Ukrainian intelligence claimed on August 27 that Russia has used approximately 55 percent of its missile stockpile since its February 24 invasion of the country. If accurate, this could signal that sanctions are biting. However, it may not all be good news.
Since the collapse of the Soviet Union, Russia has made several attempts to produce tactical and strategic missiles to fight conventional wars. These missiles, like the Kalibr cruise missile and Iskander short-range ballistic missile, can deliver 1,000-pound warheads within several feet of their target from hundreds of miles away.
Furthermore, the Kh-101 is an air-launched cruise missile with a range of around 1,500 miles. Like the Kalibr and Iskander, it can carry a warhead of nearly 1,000 pounds.
The Kinzhal is a hypersonic missile, almost impossible to shoot down, that can deliver a 1,000-pound warhead 1,200 miles. The missile can be guided by satellite or controlled internally by inertial guidance systems.
All of these systems are accurate and leave little excuse for civilian casualties – which already stand at nearly 14,000.
However, Russia is running out of these weapons. If Ukrainian intelligence is correct, Russia has depleted over half its stockpile in six months.
⚡️Ukrainian intelligence: Russia has no more than 45% of its missiles left.
Vadym Skibitskyi of the Defense Ministry's Intelligence Directorate also said Russia has a “difficult situation” with its Kalibr missiles and “about 20% or less” of its Iskander ballistic missiles left.
— The Kyiv Independent (@KyivIndependent) August 27, 2022
Less Accurate Missiles, More Artillery
Several days ago, Vladimir Putin signed a decree to increase Russia’s military personnel to 2.04 million, including an additional 137,000 combat troops. This indicates that Putin thinks the war in Ukraine is long-term, even lasting years.
If Russia has nearly run out of precision missiles after seven months, what will be used in the coming years?
The answer to this question is, unfortunately, less accurate missiles and more cannon artillery. This means an increase in accidental civilian casualties due to prolonged indiscriminate bombardment.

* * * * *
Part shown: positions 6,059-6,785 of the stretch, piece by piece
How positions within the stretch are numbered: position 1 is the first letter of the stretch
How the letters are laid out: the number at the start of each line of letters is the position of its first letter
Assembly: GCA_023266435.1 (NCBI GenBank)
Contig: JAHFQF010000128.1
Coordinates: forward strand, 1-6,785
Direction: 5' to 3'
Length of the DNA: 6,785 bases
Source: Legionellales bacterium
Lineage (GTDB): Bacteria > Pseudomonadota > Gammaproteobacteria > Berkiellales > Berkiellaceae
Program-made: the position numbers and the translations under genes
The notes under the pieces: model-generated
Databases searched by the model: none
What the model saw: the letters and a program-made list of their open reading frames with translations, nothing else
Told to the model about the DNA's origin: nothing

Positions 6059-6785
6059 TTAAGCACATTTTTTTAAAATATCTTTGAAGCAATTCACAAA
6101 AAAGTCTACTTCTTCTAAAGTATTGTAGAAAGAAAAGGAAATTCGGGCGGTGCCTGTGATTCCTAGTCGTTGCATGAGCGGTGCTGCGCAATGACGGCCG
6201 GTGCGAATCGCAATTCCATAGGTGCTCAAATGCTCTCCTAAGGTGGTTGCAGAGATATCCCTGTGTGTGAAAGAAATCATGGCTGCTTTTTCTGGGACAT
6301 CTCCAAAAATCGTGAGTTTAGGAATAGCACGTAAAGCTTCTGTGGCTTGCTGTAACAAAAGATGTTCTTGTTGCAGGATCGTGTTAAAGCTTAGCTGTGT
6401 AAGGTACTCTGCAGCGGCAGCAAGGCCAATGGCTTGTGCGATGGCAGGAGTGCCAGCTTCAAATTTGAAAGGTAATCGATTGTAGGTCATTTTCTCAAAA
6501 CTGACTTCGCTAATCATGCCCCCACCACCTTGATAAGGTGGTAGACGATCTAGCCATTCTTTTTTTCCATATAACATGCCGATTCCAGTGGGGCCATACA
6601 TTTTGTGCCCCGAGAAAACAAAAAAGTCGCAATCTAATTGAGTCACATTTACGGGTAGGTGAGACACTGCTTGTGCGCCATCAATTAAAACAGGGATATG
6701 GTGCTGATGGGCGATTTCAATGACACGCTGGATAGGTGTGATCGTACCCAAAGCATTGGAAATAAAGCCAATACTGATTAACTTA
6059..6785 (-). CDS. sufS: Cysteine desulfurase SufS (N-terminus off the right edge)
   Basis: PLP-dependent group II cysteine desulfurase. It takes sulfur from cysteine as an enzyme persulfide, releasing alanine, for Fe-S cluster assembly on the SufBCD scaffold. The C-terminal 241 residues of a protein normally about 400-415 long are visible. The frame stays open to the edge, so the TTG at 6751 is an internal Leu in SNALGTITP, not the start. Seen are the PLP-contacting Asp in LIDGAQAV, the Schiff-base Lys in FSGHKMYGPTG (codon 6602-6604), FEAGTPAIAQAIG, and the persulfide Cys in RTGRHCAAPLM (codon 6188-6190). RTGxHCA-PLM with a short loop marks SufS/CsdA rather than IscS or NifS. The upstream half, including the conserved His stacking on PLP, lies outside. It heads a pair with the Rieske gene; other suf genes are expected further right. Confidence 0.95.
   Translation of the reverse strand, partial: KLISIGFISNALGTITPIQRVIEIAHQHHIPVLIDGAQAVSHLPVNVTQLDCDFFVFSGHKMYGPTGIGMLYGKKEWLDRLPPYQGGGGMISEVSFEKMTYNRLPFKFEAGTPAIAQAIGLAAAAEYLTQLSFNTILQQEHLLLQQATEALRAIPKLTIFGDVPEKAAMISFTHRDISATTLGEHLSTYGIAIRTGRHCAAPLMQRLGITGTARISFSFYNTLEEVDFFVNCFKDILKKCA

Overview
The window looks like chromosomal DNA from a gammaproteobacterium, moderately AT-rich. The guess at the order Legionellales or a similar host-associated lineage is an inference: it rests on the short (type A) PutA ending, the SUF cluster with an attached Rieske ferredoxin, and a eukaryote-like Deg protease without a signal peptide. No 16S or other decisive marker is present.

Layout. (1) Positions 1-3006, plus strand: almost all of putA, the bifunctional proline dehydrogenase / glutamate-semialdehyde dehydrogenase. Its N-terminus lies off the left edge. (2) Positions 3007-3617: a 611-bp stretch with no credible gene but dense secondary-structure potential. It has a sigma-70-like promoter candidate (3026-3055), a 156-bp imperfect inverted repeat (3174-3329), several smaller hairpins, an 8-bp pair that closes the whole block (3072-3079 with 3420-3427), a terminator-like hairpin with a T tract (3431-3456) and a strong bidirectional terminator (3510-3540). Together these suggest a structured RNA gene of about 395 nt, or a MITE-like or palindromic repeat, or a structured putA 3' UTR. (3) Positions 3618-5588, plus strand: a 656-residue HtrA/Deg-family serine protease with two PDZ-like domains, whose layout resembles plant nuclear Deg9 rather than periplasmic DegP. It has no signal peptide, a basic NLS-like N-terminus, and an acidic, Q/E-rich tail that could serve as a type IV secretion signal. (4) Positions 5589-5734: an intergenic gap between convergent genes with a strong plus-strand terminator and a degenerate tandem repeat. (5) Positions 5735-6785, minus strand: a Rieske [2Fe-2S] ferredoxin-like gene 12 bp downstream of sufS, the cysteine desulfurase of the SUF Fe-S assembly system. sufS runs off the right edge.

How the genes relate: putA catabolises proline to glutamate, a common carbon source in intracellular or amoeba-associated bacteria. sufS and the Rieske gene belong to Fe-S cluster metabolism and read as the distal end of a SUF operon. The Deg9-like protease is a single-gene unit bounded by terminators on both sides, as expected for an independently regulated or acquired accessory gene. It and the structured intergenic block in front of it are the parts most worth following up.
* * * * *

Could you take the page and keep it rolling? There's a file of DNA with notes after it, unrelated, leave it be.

While Ukrainian troops may see a decrease in casualties to indirect fire, this will likely be due to the dispersal of their forces and counter battery fire provided by systems like the HIMARS.
Civilians, especially near the front lines, will be inadvertently fired upon by Russian artillery and Cold War-era missiles like the BM-27 Uragan from the 1970s.
Sustained artillery and missile strikes with technology half a century old will not be nearly as accurate as the Kinzhal, a weapon that entered service in 2017. While the Kinzhal can hit whatever target it is fired at, firing a single artillery round will not achieve the same result. Dozens of artillery shells will have to be fired to destroy what one Kinzhal is capable of striking.
Rising Civilian Casualties
This means that if Russia cannot produce new modern missiles, then Cold War-era missiles and tube artillery, which are far less accurate but becoming far more numerous, will provide the bulk of Russian indirect fire.
After all, Russia plans to continue attacking Ukrainian positions this fall and will need artillery support to do so.
If this war drags on for months or even years, as Putin predicts, then civilian casualties could rise. Although the depletion of top-of-the-line Russian missiles could give Ukraine the upper hand strategically, it could spell disaster for Ukrainian civilians.
The same civilians that have been targeted as part of Russia’s campaign of terror may now find themselves on the receiving end of inaccurate mass fire in the same way civilians in Grozny and Syria have before them.
Christopher Gettel is an 8-year US Army veteran who served with the National Guard and 82nd Airborne Division. He has been deployed to Iraq twice, including participation in the liberation of Mosul.
Gettel recently finished a graduate certificate in Nuclear Deterrence from Harvard University’s Extension School and is now pursuing a master’s degree in International Security at George Mason University with the goal of completing a Ph.D. afterward.
Disclaimer: The views and opinions expressed here are those of the author and do not necessarily reflect the editorial position of The Defense Post.
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